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    A Good Resume May Be Killing You

    A Good Resume May Be Killing You

    There’s an excellent chance that most of us can pull off a good resume with a bit of advice from the right YouTube video, a bit of borrowing from some dude’s resume online and a bit of help from your friend the aspiring novelist – that guy Paul who never had time for a wife, but he’s happy to b.s. with Davy who’s still in the Navy… okay I’ll shut the fuck up now.[1] Alas, I digress. My point is that a good resume isn’t good enough.

    When we think about our resumes we usually think of them one dimensionally: will this thing get me in the door. Without a doubt that is one of the single most important criteria of any resume because if doesn’t open the door, you’ll never be able to stick your foot in there and keep it ajar. So, if we look at the resume from a broader perspective the next most important attributes to consider would be: “does this resume spur killer questions that in turn make me look better in the interview – does it in fact remind me of what a bad-ass I am?” and “is it strong enough to sell me past my closest competitors as it sits idle on a desk?” 

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    That last point is crucial…really understanding that when all is said and done, after your four or five or god knows how many interviews, when they’re making that key final decision between you and your closest competitors, they lift that resume and take a final look under the hood. You’re not there with pat answers to tough questions… that job falls to that sheet of paper or two. Woe be the applicant that didn’t pay attention to the finite details, tighten their language and dig deep to express not just their day-to-day contributions, but the essential qualities and accomplishments that separate themselves from tight competition.

    With the massive amount of readily-culled online bullets just waiting to be repurposed, most resumes out there do a decent job of describing the day-to-day elements of any given position, but they fail to include the most important element in your job history…you, of course. Simply borrowing from your HR department’s job description, adding some bad-ass content from that chick online and filling in a bullet or two here and there certainly won’t get the job done. But of course, most of us put a great deal more time and painstaking effort into trying to craft the perfect resume, so what is it that relegates 95% of the resumes I see to the “poor to decent” file? Perspective.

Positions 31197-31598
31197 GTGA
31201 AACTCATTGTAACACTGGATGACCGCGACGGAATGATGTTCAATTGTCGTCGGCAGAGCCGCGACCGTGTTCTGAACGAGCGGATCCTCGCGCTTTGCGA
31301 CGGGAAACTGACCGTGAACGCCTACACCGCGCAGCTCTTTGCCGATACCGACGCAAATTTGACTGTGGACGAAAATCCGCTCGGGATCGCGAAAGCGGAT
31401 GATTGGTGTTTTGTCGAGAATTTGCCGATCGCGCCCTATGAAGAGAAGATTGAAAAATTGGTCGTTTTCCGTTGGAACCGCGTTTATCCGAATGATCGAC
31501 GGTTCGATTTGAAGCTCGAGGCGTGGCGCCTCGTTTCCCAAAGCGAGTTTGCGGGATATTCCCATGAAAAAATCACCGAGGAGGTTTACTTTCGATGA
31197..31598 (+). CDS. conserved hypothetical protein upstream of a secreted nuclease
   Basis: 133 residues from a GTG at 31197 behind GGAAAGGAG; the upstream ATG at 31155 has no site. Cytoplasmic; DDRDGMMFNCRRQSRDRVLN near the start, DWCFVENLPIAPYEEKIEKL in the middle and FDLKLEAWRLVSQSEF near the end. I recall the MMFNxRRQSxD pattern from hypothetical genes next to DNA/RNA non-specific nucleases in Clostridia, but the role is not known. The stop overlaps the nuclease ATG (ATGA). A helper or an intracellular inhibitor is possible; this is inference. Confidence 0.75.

It is simply impossible to interview ourselves and cull all the necessary nuances of character, integrity and grit that should be interstitially dispersed among our day-to-day responsibilities, initiatives and accomplishments. We are simply too close to our own work history to be persuasive narrators that cut to the chase and deliver a tightly branded message. While I’m on the subject, the next most overlooked resume elements beyond the “you” factor in your resume would be initiatives and accomplishments. An employer wants to know that you take initiative, see things that could be done better and take action. Most of us know to sprinkle as many accomplishments as possible among our daily routine, but I’m still amazed at how many resumes I get from my free review button that simply look like a Glassdoor, Monster or Indeed job posting. Bloodless bullets veering way off target.

    A great deal of those missing resume teeth might be chalked up to noble self-deprecation, not wanting to be seen as braggadocious or self-serving. And no doubt, there’s a fine line that we don’t want to cross but in general what I’ve found out to be the killer recipe is an appropriately aggressive, non-apologetic resume that complements confident, down-to-earth you. Now there are some caveats here, which is why my clients pay me the big bucks: when you want your resume to be flexible enough to not only give you greater opportunities outside your current employer, but also enable an internal promotion, we walk our wording back a bit. Even if we’re the sole engine on a particular project, we might put “Worked closely with C-level staff, fellow managers and Chuck, that back office guy to accomplish this amazing fucking thing that increased this good shit while decreasing that other bad shit by a number so specific it has to be fucking real.” In other words, know your audience. If you like your company but also feel you’re due a promotion, it helps to have a wordsmith create a resume that sings the praises of your partnering with all kinds of people to get all kinds of shit done.